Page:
In addition, the department's status review, Giacomini said, lacks rigorous, qualitative and quantitative science about the coho salmon. A review of the fish's status commissioned by Farm Bureau and other organizations indicates that coho salmon populations have been recovering. The report by fisheries biologist Charles Hanson of Walnut Creek says recent spawning surveys show that adult coho salmon abundance may be increasing. During his testimony, he stressed the importance of collecting information about the species, something landowners and others have spent time and money doing to recover the species.
"Since 2002, there have been a number of ongoing proactive actions within these watersheds that have focused both on habitat enhancement and improvement specifically designed to improve habitat quality and availability for coho and other species as well as ongoing monitoring programs within watersheds to provide continuing information," Hanson said. "That whole program has benefited by the expenditure of substantial grants and other funds that have been used and applied in the development and implementation of a restoration plan that represents a cooperative effort between the state, local communities and private individuals."
While volunteers have made a significant effort to gather information and data on the species, the commission's initial action in August 2002 to find that coho warrant listing does not meet the statutorily required information under the California Endangered Species Act, Giacomini said.
"There is not a single piece of scientific evidence included by the department in the recovery plan that gives current population or abundance numbers for coho salmon, or that gives any number that would comprise a viable population," Giacomini said. "The department does not give us a target for when recovery is met, nor does it meet the statutory criteria necessary to demonstrate that coho are at risk of extinction."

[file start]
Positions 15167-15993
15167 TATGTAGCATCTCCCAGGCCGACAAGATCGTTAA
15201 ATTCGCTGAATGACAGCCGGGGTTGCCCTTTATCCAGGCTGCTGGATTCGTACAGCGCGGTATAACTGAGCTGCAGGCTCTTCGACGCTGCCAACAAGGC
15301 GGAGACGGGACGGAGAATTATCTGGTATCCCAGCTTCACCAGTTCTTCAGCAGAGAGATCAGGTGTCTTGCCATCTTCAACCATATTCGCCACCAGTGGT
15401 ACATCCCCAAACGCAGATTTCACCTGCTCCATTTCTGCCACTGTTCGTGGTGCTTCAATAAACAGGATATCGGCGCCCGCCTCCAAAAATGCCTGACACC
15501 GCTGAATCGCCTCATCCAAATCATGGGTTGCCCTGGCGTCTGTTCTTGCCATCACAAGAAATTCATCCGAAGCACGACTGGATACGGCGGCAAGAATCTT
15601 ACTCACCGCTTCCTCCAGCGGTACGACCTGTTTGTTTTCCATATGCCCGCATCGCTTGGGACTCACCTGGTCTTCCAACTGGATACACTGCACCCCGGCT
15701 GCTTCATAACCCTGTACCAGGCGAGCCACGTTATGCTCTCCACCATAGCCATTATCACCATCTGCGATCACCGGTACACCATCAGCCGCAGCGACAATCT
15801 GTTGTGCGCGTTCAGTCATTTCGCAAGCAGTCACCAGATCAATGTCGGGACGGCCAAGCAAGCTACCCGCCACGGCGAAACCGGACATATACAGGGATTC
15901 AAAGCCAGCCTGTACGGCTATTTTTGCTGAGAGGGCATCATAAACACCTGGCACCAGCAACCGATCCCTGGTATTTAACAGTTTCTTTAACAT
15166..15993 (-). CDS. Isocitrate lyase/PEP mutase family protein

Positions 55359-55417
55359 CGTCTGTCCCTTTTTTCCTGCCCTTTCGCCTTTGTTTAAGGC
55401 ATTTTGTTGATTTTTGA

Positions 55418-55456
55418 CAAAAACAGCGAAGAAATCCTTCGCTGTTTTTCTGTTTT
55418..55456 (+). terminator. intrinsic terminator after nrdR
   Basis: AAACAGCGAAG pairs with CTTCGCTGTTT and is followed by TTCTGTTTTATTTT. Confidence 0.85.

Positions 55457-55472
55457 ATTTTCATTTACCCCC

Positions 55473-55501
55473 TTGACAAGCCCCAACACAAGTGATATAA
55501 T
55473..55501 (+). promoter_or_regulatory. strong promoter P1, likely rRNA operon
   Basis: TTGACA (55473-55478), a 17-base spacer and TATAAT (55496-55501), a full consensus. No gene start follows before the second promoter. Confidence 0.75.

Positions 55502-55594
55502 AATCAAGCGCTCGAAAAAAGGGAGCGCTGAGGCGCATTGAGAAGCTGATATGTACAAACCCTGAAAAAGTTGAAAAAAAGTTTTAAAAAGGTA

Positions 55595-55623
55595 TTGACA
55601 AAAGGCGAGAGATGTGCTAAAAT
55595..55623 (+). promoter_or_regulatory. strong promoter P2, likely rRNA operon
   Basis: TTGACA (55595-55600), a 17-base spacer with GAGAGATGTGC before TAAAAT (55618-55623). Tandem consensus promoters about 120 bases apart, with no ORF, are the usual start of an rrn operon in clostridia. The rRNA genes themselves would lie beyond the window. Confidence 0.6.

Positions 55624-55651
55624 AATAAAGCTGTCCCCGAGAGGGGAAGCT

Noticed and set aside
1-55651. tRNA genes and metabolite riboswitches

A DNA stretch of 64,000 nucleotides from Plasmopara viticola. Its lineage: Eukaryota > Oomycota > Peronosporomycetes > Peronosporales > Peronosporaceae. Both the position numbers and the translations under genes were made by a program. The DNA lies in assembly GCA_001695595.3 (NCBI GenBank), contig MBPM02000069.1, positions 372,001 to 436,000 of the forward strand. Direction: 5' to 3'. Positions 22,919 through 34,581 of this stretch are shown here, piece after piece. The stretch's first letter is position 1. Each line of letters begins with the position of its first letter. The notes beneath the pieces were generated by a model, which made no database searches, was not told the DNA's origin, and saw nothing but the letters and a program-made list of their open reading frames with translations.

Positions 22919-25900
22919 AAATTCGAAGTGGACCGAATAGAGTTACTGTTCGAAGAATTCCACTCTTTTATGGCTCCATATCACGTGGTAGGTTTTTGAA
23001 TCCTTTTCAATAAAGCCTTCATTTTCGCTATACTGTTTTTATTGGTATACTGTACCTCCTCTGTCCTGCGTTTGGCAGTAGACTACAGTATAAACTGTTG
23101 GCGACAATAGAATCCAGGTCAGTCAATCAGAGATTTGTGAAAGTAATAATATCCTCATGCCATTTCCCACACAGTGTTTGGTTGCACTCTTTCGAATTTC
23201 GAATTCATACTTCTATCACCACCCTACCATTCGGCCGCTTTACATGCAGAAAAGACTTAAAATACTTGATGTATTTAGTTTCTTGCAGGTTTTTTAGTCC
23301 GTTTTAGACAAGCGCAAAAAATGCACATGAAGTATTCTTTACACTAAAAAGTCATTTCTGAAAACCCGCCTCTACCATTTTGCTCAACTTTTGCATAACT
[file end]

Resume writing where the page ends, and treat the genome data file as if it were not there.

In July 2000, the Salmon and Steelhead Recovery Coalition petitioned the California Fish and Game Commission to list the coho salmon north of San Francisco as an endangered species under the California Endangered Species Act. In response, the department issued a report to the commission describing the status of coho salmon north of San Francisco, recommending that the coho from San Francisco north to Punta Gorda be listed as endangered and that the coho from Punta Gorda north to the Oregon border be listed as threatened. In August 2002, the commission found that coho salmon warranted listing. The coho is already listed as a "threatened" speciesunder the federal Endangered Species Act.
Over the next two weeks, the department will write the regulations to add coho to the list of threatened and endangered species. Regulations then must be published in the California Register Notice. That publishing date begins a 45-day comment period. At the end of the comment period, the commission must once again take public testimony and vote to actually adopt the regulation.
"Farm Bureau will continue to build the case and present to the commission our belief that coho do not warrant listing," Giacomini said. "This belief is confirmed by testimony presented to the commissioners from Marin Municipal Water District. In their statement, they referred to continuous monitoring they have done over the past nine years. The counts of coho this year are the highest they have been in nine years."